Anyone with a simple to obtain medical cannabis license can purchase a comprehensive selection of marijuana products that are strictly regulated by the Virginia Board of Pharmacy at a sleek new store named Cannabist in Richmond’s Carytown shopping neighborhood.
Right across the street, a vape shop has a sign advertising delta-8, which is mostly unregulated and likewise gets people high but doesn’t violate the present Marijuana regulations because it is made from hemp plants. A nearby grocery store sells a range of gentler CBD items that don’t cause intoxication but nevertheless come from hemp.
It’s now permitted to grow up to four marijuana plants at home for individuals who choose a more do-it-yourself approach. Simply look for seeds, which are still illegal to sell. Additionally, despite the fact that it is now legal to possess tiny amounts of marijuana, there is still no method to legally purchase actual marijuana for non-medical use.
The position Virginia takes on cannabis is more than a little bit absurd and perplexing, even in the eyes of many politicians who draft the state’s legislation. “I believe that most people would like the facts to be told clearly. Senator Dick Saslaw, a Democrat from Fairfax, stated, “We haven’t done it. It’s odd that you may legally own it but not sell it,
Clarifying Virginia’s marijuana policy is anticipated to take up a significant portion of the General Assembly session, which got underway last week, but it’s not clear if the two parties, who share power in the state’s divided government, can reach any significant accords.
There are also unsolved issues about whether Republican Gov. Glenn Youngkin, a fervent Christian who is rumored to be considering a presidential bid, would be interested in signing legislation that may allow his rivals to label him as a supporter of legal marijuana in the future. Last week, when asked if he would approve a measure establishing a retail marijuana market in Virginia, Youngkin avoided the question.
“Right now we’re very focused on making sure the enforcement and consumer protection laws are straightened out with regards to hemp and delta-8, and we’re seeing products on shelves that are being mislabeled, and we’re seeing products that are targeted toward children,” Youngkin told reporters at the Capitol.
“I’m mainly focused on that particular measure. No other bills have I seen. The legislature may either find a solution for adult-use retail sales, according to JM Pedini, executive director of the pro-legalization organization Virginia NORML or “choose to continue handing control of cannabis in the commonwealth to unlicensed, unregulated operators.”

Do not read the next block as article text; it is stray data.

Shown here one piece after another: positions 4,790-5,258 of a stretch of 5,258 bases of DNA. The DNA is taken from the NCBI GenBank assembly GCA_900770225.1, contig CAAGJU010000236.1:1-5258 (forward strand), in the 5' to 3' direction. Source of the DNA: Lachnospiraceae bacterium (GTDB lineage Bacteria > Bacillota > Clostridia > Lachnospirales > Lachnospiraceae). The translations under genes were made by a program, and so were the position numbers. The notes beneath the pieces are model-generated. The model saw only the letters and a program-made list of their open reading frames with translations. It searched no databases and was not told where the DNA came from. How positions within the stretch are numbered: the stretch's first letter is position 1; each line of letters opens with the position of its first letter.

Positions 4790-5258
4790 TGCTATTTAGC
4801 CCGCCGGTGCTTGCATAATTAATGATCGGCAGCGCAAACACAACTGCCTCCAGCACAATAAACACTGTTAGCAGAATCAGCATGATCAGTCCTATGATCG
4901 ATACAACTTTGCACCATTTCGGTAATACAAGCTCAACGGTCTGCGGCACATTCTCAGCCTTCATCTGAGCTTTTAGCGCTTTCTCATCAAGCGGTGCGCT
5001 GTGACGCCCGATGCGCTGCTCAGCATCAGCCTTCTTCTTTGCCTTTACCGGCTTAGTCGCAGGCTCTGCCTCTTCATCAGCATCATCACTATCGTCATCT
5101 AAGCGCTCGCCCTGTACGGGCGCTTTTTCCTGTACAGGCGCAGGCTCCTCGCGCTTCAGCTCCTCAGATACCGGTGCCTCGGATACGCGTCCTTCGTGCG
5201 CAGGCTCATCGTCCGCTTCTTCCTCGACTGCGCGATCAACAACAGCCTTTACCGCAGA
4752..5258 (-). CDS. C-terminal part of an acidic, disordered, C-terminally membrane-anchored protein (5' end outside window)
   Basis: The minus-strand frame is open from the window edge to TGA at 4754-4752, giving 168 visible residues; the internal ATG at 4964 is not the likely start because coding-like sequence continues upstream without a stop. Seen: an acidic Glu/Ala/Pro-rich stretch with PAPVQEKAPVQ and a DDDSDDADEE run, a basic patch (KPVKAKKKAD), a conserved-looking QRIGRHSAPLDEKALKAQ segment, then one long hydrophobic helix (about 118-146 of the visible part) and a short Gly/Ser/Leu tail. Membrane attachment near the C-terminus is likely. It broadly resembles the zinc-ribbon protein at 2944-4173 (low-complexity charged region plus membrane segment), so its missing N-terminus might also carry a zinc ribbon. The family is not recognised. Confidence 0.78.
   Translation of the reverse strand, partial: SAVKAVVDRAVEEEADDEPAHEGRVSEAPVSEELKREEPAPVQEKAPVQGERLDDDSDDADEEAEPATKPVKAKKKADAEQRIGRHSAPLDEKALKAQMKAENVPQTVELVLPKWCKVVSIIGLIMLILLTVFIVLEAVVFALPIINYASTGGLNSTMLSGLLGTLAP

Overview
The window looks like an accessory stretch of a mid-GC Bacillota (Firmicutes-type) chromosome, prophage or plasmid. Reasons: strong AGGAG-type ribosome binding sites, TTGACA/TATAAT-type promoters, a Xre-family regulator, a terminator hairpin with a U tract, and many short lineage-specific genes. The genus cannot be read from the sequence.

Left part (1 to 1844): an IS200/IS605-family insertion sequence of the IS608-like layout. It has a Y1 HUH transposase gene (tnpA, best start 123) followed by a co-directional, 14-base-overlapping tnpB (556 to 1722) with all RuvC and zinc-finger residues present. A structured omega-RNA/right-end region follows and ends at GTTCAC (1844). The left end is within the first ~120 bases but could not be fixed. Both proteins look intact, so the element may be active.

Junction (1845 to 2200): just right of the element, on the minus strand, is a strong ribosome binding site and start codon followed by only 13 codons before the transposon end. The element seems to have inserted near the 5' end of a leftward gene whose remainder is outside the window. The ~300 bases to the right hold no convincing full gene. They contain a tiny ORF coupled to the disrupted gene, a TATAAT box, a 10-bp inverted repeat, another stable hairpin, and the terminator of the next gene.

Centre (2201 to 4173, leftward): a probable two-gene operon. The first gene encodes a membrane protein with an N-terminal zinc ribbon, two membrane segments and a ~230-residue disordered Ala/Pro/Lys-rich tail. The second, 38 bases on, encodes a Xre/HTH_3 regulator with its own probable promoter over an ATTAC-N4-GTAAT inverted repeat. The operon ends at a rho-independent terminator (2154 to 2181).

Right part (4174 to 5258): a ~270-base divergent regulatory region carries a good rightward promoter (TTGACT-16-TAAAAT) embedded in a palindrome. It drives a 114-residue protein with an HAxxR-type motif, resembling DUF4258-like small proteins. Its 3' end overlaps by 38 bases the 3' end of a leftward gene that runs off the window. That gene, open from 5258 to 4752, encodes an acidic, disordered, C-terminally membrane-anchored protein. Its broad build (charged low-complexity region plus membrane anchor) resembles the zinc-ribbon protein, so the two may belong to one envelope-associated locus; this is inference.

According to Pedini, if either chamber’s goal is the public’s safety, they will pass legislation authorizing the start of sales at authorized dispensaries as soon as possible. I was “left with this mess.” Todd Gilbert, the speaker of the House of Delegates and a Republican from Shenandoah, says he’s unsure of what the General Assembly will do despite the fact that several Republican lawmakers have introduced proposals to start retail marijuana sales in 2024 or 2025.
Gilbert accused Democrats of doing a poor job since they couldn’t agree on the regulations for a retail market when they legalized marijuana in 2021, just a few months before they lost a significant portion of their political influence in the elections that year. “They simply legalized it before leaving and announcing that they would return to complete the task later.
This is just a ridiculous method for making public policy,” Gilbert added. “And now look at the mess we have here,” Gilbert stated that while House Republicans would continue to examine the matter, they are hesitant to introduce a hastily drafted bill. If we don’t know what the governor would intend to do with it, the speaker remarked, “the big question for me is whether we’re going to spend a lot of time churning through this subject.”
The extent to which the state should make restitution to minority communities most affected by zealous police enforcement of drug prohibitions was a matter of debate when Democrats were debating how to set up legal marijuana sales. Progressive legislators and activists are especially worried about the perception that huge businesses should control the retail market at the expense of smaller business owners, especially Black Virginians who have been disproportionately affected by marijuana prohibition.
Democratic legislators had the idea of “social equity permits” that would allow Black Virginians, especially those with misdemeanor marijuana convictions, to participate in the new legal market. The Virginia Legislative Black Caucus stated that completing marijuana legalization in a “socially responsible way” is one of its objectives during a news conference last week.